Stuffed Fox Sewing Pattern

Made from fleece, these little guys work up quickly and are loved by kids and adults. When finished, they’re about 15” tall and have the sweetest faces. I used buttons for the eyes and nose, since there aren’t young children playing with them in my house, but the applique idea is great for homes with kids. Make a girl one and a boy one so they can keep each other company.

Sock Monkey Pattern

I’m not sure why, but people seem to give me wild sox for birthday or Christmas gifts. I don’t wear crazy socks, never have. I re-gift them when I can, but that’s not always possible. So, this sock monkey sewing pattern is the perfect way to use those crazy socks and get myself a sewing buddy. Make two and they can cuddle with intertwined arms. Add some Velcro to their hands to keep the cuddle pose in place.

Fat Quarter Bunnies

I love these! So often when I’m at the fabric store, I see fat quarters and want to buy them, but typically, they’ll wind up sitting in my fabric stash, never used. These sweet bunnies are the perfect use for those fat quarters and they’re so cute in my sewing area.

Sock Dragon Sewing Pattern

Yet another awesome use for all those crazy socks I seem to get. The sock dragon is a bit more challenging than his cousin sock monkey, but it also uses an additional pair of socks! I love dragons, so having one, or several, in my sewing space is great company.

If you’re looking for some sewing buddies, these stuffed animal patterns are a great way to make some company for yourself. Try them and let me know what you think!

Sewing Themed Books

Sewing Themed Books

I don’t know about where you live, but in New England, we’ve had a lot of storms this summer. Thankfully, we haven’t lost power. But we’ve been stuck inside quite a bit. That means there’s been lots of time to sew! So much time, in fact, I’m out of projects! Horrors! Has that ever happened to you? It’s left me feeling a bit adrift. There’s another storm going on as I write this and I’m looking at my sewing machine with desire and my heart and no idea what to make. Even my scrap stash is pretty depleted. Boo! So, I’m going to read sewing themed books and mysteries instead! Here’s some of my favorites!


Southern Sewing Circle Mystery Series

Main character, Victoria “Tori” Sinclair is a transplant to Sweet Briar, SC. She joins the sewing circle and takes a job as head library. The series currently runs to 12 books and it’s highly likely that author Elizabeth Lynn Casey will keep them coming! With all the storms we’ve been having, I can curl up with a cup of tea and finish all 12 books this summer!

Magical Dress Making Series

Texas hospitality, a haunted dress shop and a Manhattan fashion designer. All the elements of a great story! Book six of this series by Melissa Bourbon was released in 2015. Hopefully the rain will stop and I won’t be completely done with the series before she releases the next one!

Deadly Notions Mystery Series

No sewing project is complete without the perfect notions. Turns out, no sewing mystery series is complete without them either! Cate Price weaves tales of Daisy and her husband Joe living in Pennsylvania. Joe renovates their house while Daisy has found her calling working at a quaint shop that sells sewing bits and bobs, antiques and jewelry. Book number three was released in 2015. With the rain raging, I might get through all of these just this week!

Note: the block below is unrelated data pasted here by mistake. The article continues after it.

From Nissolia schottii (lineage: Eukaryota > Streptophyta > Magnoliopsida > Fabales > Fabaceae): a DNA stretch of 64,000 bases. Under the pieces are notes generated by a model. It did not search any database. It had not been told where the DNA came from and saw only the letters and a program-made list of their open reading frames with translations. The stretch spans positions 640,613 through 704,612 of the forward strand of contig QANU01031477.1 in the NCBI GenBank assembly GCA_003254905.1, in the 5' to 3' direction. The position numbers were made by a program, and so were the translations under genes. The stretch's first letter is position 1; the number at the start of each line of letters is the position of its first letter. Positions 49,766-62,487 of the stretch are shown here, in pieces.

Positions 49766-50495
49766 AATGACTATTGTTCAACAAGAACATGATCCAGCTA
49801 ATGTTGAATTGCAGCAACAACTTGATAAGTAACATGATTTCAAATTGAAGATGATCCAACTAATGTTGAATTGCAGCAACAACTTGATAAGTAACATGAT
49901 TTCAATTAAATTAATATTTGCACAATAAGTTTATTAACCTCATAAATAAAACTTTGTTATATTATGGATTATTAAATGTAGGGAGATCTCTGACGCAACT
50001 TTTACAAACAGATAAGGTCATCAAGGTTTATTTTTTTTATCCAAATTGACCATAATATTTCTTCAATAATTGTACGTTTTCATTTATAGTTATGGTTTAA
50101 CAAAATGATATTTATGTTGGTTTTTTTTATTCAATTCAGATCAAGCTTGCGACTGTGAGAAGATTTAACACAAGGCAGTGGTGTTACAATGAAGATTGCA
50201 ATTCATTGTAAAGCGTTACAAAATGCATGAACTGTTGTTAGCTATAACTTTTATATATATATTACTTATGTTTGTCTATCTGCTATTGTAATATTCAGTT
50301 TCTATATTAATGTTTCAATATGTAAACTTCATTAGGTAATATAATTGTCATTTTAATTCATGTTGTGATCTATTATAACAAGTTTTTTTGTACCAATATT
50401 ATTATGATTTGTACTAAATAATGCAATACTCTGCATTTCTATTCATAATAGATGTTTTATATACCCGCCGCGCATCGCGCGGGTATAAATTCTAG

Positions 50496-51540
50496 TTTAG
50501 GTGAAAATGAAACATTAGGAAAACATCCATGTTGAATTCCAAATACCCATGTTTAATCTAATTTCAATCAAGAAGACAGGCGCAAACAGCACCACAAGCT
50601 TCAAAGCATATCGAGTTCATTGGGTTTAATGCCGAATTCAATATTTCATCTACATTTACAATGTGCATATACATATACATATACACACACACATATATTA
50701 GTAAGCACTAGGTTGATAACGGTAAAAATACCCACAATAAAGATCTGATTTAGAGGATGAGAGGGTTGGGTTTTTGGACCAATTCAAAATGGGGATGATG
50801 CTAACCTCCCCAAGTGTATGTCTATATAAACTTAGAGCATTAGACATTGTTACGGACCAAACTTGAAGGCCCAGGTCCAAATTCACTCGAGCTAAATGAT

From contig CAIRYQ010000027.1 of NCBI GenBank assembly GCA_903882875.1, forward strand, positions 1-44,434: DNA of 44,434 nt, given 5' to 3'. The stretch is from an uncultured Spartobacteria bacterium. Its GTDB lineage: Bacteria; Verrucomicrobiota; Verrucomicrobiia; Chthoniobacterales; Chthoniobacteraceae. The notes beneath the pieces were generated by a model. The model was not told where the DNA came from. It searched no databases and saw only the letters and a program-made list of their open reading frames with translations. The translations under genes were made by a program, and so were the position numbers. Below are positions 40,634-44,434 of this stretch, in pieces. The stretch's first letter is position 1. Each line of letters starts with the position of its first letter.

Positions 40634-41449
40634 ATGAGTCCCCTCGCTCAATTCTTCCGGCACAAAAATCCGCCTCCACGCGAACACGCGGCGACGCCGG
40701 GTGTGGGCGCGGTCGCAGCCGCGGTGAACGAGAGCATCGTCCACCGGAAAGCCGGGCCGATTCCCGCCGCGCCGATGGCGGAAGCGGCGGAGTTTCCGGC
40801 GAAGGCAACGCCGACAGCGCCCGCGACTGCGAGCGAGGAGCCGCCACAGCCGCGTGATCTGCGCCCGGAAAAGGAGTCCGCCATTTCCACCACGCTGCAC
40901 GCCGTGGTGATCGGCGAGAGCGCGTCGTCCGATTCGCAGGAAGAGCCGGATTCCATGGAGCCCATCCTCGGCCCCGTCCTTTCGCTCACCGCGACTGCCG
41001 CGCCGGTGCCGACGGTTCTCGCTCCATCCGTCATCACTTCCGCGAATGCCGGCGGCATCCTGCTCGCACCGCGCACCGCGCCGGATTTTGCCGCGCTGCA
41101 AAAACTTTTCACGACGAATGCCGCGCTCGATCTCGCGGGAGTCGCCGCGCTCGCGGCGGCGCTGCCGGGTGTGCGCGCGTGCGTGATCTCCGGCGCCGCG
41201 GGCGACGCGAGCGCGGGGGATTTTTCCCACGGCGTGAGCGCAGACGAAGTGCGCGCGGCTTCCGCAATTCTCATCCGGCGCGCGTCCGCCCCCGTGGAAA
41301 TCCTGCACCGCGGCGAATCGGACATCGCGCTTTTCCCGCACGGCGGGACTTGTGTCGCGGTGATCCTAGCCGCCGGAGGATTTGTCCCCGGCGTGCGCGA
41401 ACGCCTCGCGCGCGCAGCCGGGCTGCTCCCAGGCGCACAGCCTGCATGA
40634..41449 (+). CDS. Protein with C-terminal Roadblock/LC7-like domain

At least by reading about sewing I won’t feel like my sewing machine is missing me too much! What are some of your favorite sewing themed books?

Sewing Through a Crisis

Sewing Through a Crisis

Like me, I’m sure many of you find sewing to be a relaxing, calming activity. Something about the personal space it affords along with focusing on the details of your project instead of whatever else may be going on is a great relief. When life gets to be too much, I often retreat to my sewing space. It makes sense, then, that when a personal or professional crisis occurs, I’d sew my way through it.

Freelance work

Being a freelancer is a walk on the line between comfort and professional crisis. Not all clients communicate well and sometimes they make changes which impact my income. In some cases, they give me no warning and leave me in panic mode trying to replace the money I made writing for them. As you can imagine, this is stressful. It feels like a crisis.

Crisis mode!

Crisis mode!

Yes, I work hard to replace the income. I spend time seeking new clients, asking existing ones for referrals and going to networking events. But in between these efforts, to keep my sanity in check and my professional demeanor in place, I sew.

I sew anything. It doesn’t have to be a project I’m excited about. In fact, in these moments, it’s often better if it’s something I’m not planning to wear for a special event. That way, I won’t feel any internal pressure to make it come out perfectly.

Scrappy solutions

I sew fabric scraps in my stash pile together to make funky shapes and patterns. Sometimes they get made into a pillow or another decorative piece. Sometimes they don’t. The point isn’t to create a masterpiece. The point is to calm my mind and emotions. It’s to keep me focused and reasonably calm, despite the professional crisis of losing a client and the need to quickly replace the income.

An hour of sewing at lunch gives me the inner peace I need to spend the rest of the day working hard looking for new clients without the grip of anxiety grabbing me at every step.

When you’re facing a crisis, personal or professional, try sewing your way through it. You might just find you’re better able to cope and be the person you, and your loved ones, need you to be.